Wednesday afternoon, one of the factors that will eventually determine who is on Team Canada 2014 (and 2013 for the seniors) was decided. The pattern draw.
As per the new procedures this year, one long, one medium, and one short pattern were selected at random. This was done to ensure that no one had a perceived advantage knowing the patterns ahead of time. Even the tournaments official lane maintenance provider, Buffa Distribution, didn’t know what was to be done which was frustrating for them, I’m sure. However, the process worked well, and with 3 witnesses, tournament director Sherry Hobson oversaw the selection. And the winners are: Stockholm (34), Athens (40) and Paris (47).
This 34′ pattern is actually the same pattern as the one used last year. It is one of the WTBA’s higher scoring patterns, and like most short patterns really favors bowlers you can control the breakpoint from the outside part of the lane. Last year, it was the highest scoring pattern of the 3 that were used, which came with some criticism. Because of the scoring pace, bowlers specializing in the outside part of the lane could beef up their pinfall at a higher level than those who had to wait for their specialty on longer patterns. Despite this, I much prefer to see a short oil pattern that rewards bowlers who play it properly from the outside over other short patterns that provide more forgiveness for open angles.
Athens is a 40′ medium pattern, and one I’ve written blogs about before, because it was used in my sport pattern league a couple of years ago. This will most likely be the lowest scoring pattern of the 3 this year, and it will also offer the most diverse angles of attack. Most bowlers will be fooled into chasing it left quickly, because the pattern does provide a fair amount of hook. Realistically though, a pattern that plays ‘short’ due to the amount of hook it provides should be played further outside. Also, the shape of this pattern is completely flat from 15 to 15, so laying the ball down too far left of that will actually take you away from what little forgiveness is built into the pattern. Add to this the fact that we are using Kegel’s new “Fire” oil, which is a ‘hooking’ oil, and moving left just makes the ball hook earlier. Until the lanes break down, going left (for righties) will be a very bad idea.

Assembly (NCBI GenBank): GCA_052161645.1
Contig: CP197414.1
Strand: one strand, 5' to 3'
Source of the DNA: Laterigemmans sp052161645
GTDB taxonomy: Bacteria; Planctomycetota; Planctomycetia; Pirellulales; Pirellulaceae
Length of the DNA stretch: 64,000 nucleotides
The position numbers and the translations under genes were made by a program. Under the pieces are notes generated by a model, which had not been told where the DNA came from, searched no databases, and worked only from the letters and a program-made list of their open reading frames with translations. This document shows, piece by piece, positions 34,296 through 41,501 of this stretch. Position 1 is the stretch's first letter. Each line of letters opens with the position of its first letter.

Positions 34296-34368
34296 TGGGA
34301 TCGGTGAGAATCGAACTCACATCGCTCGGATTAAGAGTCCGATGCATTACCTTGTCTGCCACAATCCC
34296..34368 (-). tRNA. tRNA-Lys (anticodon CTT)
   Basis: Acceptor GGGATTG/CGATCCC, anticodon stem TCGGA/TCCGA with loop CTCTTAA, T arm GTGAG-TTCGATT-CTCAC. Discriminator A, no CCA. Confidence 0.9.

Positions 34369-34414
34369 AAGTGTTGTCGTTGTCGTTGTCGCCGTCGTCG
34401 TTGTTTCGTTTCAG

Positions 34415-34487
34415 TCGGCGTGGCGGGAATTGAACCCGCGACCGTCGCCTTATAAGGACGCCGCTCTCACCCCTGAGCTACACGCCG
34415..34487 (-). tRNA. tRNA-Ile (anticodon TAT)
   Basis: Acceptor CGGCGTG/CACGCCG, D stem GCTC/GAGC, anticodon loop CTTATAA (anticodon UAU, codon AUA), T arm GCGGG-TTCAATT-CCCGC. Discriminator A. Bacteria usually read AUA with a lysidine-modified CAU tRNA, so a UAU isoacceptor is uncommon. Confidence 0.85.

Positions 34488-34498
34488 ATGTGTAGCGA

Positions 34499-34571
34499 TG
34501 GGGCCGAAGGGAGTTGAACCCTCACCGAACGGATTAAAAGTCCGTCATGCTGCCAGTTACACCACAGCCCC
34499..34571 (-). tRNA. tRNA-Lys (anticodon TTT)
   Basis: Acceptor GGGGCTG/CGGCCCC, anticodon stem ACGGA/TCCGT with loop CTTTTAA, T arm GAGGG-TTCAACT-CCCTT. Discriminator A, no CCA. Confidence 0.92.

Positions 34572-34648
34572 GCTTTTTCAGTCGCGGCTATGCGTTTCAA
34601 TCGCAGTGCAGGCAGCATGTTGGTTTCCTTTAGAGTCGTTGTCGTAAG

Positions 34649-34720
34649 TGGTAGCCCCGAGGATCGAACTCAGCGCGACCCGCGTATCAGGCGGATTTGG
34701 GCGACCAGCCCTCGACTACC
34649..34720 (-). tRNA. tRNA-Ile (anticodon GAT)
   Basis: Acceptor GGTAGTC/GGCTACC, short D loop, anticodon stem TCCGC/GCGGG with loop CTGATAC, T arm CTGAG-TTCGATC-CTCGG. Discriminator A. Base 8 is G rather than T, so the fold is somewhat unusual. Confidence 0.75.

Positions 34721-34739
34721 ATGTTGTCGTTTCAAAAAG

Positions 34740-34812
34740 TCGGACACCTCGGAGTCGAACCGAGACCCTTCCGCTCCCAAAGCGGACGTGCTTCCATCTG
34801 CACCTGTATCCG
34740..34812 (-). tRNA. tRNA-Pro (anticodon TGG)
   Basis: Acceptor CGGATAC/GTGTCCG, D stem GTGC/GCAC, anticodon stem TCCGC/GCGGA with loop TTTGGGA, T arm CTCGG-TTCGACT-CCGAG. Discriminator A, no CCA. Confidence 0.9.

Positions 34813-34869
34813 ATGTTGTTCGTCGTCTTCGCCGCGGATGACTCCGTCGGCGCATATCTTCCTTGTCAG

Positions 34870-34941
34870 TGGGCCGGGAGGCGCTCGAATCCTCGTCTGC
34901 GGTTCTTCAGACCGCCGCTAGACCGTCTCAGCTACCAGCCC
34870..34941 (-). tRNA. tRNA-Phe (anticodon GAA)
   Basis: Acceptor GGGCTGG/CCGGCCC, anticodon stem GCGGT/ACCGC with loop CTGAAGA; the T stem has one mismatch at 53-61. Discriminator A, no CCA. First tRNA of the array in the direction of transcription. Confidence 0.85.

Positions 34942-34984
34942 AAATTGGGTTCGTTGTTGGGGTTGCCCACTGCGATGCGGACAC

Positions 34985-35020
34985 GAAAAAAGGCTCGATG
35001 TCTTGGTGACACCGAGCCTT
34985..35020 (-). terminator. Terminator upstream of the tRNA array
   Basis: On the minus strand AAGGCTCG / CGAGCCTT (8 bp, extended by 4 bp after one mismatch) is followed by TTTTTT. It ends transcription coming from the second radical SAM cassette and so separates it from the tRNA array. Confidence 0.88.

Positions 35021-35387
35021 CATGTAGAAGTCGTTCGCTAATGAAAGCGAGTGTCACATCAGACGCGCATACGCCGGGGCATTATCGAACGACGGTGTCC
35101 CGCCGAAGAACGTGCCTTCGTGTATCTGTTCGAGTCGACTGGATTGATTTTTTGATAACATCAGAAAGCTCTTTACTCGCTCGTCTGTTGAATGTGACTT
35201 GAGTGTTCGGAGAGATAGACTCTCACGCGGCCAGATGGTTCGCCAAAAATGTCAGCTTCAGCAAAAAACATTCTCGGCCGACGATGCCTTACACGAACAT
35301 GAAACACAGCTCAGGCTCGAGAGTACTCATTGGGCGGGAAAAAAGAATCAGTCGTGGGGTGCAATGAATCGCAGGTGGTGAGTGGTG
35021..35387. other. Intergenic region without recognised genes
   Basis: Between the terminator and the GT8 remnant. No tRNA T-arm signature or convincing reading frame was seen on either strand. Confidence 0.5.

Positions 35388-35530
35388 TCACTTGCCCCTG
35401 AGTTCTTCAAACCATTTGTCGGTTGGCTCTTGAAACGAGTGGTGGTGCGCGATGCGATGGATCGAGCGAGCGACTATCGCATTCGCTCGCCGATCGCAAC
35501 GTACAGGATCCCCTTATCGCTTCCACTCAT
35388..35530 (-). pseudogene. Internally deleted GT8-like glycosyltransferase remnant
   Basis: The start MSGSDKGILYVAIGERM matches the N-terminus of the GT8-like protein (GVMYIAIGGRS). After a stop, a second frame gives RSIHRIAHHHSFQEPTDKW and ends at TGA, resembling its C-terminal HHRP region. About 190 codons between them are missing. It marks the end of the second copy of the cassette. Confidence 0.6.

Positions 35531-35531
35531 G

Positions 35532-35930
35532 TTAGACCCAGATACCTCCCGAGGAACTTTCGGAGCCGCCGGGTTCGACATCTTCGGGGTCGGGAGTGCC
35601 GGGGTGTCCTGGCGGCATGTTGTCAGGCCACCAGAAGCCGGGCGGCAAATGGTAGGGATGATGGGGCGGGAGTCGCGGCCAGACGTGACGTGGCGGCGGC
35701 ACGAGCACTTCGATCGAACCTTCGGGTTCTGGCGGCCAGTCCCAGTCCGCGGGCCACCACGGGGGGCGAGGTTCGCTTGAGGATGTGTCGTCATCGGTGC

This is the longest and lowest volume pattern in the entire WTBA bank. The length fools people into believing they need something strong, when the reality is that too much surface on this pattern will result in some pretty awful ball motion. For higher rev rates, the volume also fools you into thinking this pattern is shorter than it is, but the wall of oil in the middle is what makes this pattern extremely playable from inside. Playing that oil line from inside, and targeting the end of the pattern as the left part of your target window will be good. Pin up balls without too much surface will provide the response needed at the backend of this 47 footer, depending on the bowler’s style. Then just chase it left and use balls and hand positions to get the ball to face up properly.
All in all, I think the fact that Paris is in the mix this year creates 2 realities:
First, Stockholm no longer provides an ‘advantage’ to short oil specialists, because Paris is easy enough for those who can play inside to really whack it. It will be the bowlers who can do both that will wind up in the top 10.
Second, there will probably be a higher overall scoring pace this weekend. Bowlers who are able to focus on their own games and control their emotions without looking around and stressing out because of strikes around them will do the best. Also those who aren’t afraid to string strikes (a very real condition for some people) will be able to take most advantage of the 2 more scoreable patterns.